“Communication is where everything breaks down,” he said. “We think we’re doing it, but in truth …when you’re talking about everything from the paperwork, what’s written on the minimus, what guidance might have been provided and doesn’t get printed, what about the judicial marshals who are transporting people from the jail to the facility. Is there any kind of formal way that information is being documented and effectively being communicated, and then on and on from one shift to another?”

Confidentiality is also crucial to acceptance and participation.

“It doesn’t mean you need a suite with closed walls, but you do need sound confidentiality,” Trestman said of intake processes. “People need to feel comfortable enough to share intimate information with someone they just met while they’re distressed.”

Pete Earley shared his bipolar son’s experience with the intake process and how it worked out positively.

When a hospital case manager asked him why he didn’t take his medication, “my son said, of all the psychiatrists he’s had, they’ve only bothered to learn his name and his symptoms.”

Earley praised the Fairfax County, Va. police officer who had crisis intervention training and, when he picked up Earley’s son walking naked down the street, exercised his discretion, did not handcuff him and drove him to the hospital while keeping him calm. Earley chronicled the process in his 2007 book Crazy.

Ray Lay, both a mental health counselor and a patient with dual mental and substance abuse disorders, cautioned attendees to be patient expecting people with mental illness to adjust to medication.

“It doesn’t take a matter of days,” he said. “It took me three years to figure out what worked for me.”

Cornyn cautioned against forcing a top-down approach to reforming judicial processes.

“It’s impossible, in my opinion, to try to initiate ideas on the national level and say we’ll do this for all 320 million Americans,” he said. “We can take successful levels at the local level and scale them up at the national level.”

For that matter, though many urban counties participated, the Stepping Up Summit also made room for rural counties to discuss how they approach the problem of reducing the occurrence of mental illness in jails despite lower population density.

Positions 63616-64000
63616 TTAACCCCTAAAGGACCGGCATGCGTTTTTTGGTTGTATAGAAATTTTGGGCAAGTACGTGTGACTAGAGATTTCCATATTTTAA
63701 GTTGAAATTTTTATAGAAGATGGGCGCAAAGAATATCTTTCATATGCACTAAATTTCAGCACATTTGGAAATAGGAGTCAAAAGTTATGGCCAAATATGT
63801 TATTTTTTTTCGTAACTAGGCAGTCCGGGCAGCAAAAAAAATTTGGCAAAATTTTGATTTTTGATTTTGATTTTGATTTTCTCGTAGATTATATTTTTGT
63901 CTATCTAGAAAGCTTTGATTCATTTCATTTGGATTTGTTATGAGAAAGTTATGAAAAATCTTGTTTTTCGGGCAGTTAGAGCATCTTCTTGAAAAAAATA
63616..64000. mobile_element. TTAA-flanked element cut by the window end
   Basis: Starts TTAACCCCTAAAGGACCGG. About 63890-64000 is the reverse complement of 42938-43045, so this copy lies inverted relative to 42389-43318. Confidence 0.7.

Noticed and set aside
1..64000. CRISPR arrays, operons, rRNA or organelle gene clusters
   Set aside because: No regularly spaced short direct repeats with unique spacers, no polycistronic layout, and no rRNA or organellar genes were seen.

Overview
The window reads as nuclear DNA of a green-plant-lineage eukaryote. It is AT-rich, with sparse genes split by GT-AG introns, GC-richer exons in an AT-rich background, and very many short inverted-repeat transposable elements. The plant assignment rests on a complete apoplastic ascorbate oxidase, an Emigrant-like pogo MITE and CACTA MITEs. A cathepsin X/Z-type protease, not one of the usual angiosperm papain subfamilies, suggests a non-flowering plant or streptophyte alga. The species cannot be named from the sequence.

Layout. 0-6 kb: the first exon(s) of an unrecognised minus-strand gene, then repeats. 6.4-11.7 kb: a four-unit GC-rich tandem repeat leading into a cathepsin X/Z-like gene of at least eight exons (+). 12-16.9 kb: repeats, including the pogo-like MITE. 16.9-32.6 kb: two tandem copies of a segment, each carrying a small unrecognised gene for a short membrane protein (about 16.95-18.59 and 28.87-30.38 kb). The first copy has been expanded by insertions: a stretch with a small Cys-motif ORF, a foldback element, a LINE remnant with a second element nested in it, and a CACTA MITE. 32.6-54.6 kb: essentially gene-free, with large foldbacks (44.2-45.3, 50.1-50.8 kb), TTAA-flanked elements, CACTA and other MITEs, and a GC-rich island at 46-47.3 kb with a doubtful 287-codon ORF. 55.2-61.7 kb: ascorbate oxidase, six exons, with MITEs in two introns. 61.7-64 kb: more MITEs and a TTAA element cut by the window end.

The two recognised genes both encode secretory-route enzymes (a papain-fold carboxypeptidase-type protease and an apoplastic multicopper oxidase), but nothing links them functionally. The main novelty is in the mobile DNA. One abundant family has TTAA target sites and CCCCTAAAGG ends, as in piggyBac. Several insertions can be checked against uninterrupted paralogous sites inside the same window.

Pennsylvania Secretary of Corrections John Wetzel, who worked as a correctional officer in Franklin and Berks counties, said counties had to have clear plans for where offenders would go each step of the way, and make it clear who will benefit.

“If what you’re doing, I can’t draw a line to how it’s going to benefit me, I’m not inclined to invest,” he said.

Council of State Governments (CSG) Justice Center Director Michael Thompson sketched the future of the Stepping Up initiative, which may include providing technical assistance to counties that demonstrate potential for reducing the number of people with mental illness in their jails and designing and implementing state and local collaborations in selected jurisdictions.

CSG is considering holding an annual national summit of county teams and a diverse group of stakeholders to advance comprehensive plans for system change and highlight promising practices and help counties track their progress.

During the summit, the American Psychiatric Association presented the inaugural American Psychiatric Excellence (APEX) Awards to House Minority Leader Nancy Pelosi (D-Calif.), Sen. Al Franken (D-Minn.), Florida Sen. Miguel Díaz de la Portilla (R-Miami-Dade County), journalist Cokie Roberts and the television show Orange Is the New Black.

“The APEX event was a tremendous success,” said APA President Renée Binder, M.D. “The compelling conversation  between political commentator and emcee Cokie Roberts and the cast members of Orange Is The New Black raised awareness of the issue of the criminalization of people with mental illness. I truly believe those in attendance left with a better understanding of the problem and a willingness to go back to their home states and take action.”

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  • The Stepping Up Initiative

    In May 2015, NACo and partners at the CSG Justice Center and APA Foundation launched Stepping Up: A National Initiative to Reduce the Number of People with Mental Illnesses in Jails.